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Viking characters. I also found the Nordic mythology much more interesting than the Celtic myths that were explored in this book.

In this outing Jack’s spoiled and unlikeable younger sister is spirited away by elves and Jack, after his magic goes astray and he accidently causes an earthquake, is sent to both recover his sister and find the water that drained away during the quake. His companions are a slave called Brutus, a disfigured girl called Pega, and Thorgil, the shield maiden. Along the way they fall in with hobgoblins, whose king decides he has fallen in love with Pega, and meet both a priest and a half-elven princess that play an important role in the story.

The story of Jack’s sister has been resolved and I am glad to see the end of the unlikeable Lucy as a main character. The last book will probably deal with both Torgil and Pega, and hopefully see Jack become the bard that he is training to be.
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LibraryThing member mkunruh
The boys would give it 3 to 3.5 stars. I just felt it was largely a re-hash of the first book. Nonetheless, the boys enjoyed it, and as my youngest said "any book with Thorgil in it is a good book."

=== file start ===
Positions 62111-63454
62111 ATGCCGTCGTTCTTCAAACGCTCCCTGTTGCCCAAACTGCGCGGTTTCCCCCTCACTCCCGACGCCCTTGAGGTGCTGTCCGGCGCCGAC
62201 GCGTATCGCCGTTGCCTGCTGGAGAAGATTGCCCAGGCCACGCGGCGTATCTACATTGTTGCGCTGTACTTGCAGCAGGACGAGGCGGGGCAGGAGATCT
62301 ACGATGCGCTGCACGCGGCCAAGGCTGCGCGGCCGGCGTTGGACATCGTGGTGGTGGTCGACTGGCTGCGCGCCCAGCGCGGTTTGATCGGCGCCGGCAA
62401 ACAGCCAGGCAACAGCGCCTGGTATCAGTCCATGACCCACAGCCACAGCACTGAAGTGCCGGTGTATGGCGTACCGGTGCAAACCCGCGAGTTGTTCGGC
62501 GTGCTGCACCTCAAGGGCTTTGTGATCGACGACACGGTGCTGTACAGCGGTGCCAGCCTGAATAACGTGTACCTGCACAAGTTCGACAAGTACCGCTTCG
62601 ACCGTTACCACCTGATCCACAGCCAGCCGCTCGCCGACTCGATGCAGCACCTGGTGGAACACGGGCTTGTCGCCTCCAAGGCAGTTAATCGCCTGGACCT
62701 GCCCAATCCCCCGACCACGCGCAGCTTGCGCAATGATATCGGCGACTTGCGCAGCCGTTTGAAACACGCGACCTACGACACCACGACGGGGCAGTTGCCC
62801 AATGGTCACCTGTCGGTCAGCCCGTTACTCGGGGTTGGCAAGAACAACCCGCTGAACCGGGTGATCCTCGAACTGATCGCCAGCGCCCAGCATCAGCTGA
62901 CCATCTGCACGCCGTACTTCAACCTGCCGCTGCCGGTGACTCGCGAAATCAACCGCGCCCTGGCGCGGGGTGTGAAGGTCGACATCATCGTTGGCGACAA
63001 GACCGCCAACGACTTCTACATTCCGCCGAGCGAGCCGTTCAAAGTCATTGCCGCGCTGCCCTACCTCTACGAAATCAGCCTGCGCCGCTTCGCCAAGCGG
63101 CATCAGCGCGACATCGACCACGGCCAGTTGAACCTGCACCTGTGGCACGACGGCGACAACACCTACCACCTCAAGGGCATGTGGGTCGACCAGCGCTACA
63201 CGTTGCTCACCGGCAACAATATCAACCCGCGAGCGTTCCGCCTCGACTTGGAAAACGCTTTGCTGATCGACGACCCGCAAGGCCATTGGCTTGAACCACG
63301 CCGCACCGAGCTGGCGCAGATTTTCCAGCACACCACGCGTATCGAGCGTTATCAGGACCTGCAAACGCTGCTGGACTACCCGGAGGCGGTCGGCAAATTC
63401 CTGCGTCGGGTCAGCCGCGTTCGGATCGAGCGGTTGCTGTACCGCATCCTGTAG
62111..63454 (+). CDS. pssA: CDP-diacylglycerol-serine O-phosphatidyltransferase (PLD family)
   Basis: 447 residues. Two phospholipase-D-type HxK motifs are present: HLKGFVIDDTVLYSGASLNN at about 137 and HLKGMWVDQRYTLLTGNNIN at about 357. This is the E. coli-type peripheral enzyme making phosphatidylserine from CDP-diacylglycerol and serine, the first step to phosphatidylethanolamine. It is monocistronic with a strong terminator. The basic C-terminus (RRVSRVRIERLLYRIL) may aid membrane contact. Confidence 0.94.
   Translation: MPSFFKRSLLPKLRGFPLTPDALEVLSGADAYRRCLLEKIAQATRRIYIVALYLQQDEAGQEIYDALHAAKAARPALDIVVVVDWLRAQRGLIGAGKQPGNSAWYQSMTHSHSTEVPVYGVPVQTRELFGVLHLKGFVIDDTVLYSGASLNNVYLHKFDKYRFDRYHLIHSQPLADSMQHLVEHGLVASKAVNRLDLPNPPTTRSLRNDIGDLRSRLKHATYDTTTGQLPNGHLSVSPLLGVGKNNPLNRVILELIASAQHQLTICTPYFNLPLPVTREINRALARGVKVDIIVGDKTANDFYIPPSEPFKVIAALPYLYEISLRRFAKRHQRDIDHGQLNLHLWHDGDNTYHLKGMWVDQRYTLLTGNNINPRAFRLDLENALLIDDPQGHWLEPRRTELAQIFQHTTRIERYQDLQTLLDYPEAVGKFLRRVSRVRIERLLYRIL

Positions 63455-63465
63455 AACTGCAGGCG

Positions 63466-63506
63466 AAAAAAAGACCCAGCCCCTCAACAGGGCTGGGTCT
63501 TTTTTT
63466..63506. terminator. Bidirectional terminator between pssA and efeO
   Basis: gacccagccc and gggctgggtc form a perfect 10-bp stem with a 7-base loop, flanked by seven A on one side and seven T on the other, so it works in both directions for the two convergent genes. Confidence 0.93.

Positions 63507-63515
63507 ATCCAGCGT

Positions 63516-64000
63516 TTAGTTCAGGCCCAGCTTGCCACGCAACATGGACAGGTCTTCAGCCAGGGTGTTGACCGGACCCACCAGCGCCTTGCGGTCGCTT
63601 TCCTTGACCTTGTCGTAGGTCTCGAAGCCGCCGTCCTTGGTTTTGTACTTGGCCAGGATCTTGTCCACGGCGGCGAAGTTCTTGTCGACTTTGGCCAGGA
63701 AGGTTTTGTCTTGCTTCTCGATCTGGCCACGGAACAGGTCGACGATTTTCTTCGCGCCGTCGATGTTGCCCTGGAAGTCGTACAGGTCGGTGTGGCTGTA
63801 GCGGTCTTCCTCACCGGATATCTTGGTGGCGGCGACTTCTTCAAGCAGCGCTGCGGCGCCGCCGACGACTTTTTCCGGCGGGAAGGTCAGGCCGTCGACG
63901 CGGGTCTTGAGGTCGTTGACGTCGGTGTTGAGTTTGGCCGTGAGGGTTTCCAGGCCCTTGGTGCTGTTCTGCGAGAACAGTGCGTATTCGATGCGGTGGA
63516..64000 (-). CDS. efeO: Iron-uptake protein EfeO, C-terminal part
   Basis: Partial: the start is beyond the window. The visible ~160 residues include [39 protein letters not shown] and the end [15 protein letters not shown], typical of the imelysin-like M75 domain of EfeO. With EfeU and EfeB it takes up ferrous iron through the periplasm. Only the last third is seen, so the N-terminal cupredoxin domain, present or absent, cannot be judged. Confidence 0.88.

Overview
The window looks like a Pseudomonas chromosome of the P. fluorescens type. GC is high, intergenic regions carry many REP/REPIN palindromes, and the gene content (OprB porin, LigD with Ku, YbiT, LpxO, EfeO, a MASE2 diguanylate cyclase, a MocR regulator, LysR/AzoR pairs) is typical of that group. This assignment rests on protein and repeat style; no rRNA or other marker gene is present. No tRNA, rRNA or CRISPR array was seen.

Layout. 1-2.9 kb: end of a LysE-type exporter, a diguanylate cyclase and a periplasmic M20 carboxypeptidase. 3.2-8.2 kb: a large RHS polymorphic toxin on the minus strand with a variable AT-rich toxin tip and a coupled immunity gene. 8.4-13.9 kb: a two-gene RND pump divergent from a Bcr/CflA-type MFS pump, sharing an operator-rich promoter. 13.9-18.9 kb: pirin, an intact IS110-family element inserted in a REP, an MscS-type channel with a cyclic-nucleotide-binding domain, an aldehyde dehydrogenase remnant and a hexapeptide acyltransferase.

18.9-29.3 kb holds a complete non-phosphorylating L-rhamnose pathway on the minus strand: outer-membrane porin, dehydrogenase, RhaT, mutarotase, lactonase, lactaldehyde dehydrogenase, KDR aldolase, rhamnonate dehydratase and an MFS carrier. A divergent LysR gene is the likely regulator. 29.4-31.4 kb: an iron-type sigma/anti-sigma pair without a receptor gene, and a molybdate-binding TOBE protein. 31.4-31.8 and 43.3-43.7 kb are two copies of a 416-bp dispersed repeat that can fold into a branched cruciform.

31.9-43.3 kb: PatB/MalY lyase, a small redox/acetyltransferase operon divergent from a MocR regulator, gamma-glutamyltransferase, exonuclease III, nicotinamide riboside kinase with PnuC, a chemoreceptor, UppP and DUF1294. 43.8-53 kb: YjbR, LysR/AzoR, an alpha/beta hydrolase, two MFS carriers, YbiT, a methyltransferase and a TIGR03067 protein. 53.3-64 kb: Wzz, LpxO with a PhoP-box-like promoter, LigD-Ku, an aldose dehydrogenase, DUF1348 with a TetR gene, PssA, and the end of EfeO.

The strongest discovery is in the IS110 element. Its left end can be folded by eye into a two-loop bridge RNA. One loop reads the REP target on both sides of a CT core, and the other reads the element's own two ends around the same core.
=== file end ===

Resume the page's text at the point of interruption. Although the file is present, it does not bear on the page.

LibraryThing member amandabock
I was very excited when I saw this on the bookstore shelves, because I really enjoyed the first one, and I'm a huge admirer of Nancy Farmer in general.

I enjoyed the adventure, and certainly the kids who liked [book: Sea of Trolls] will love this one, too. However, I was disappointed in the
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mythology and folklore allusions in this one. Perhaps it's just that the world of hobgoblins and elves is more well-trodden than the realms of Nordic mythology that Farmer introduced us to in the first book. The story is good, even great (and addresses some of my earlier issues with the character of Lucy), but the novel lacks the depth and innovation of Sea of Trolls.

All of that being said, I will be eager to see what happens to Pega and Thorgil next, which, I now see from the flap copy, we will learn be able from The Islands of the Blesseds in 2009. Why does it seem so arrogant and pushy to have the publication date for the final book so soon? It feels like they're flaunting it in my face, "Ha, ha, the final book is done, but we're going to make you wait two years before we let you see it!"

Sheesh. Think of the effect on a fifth grader. Are they still going to be interested when they're in the seventh grade?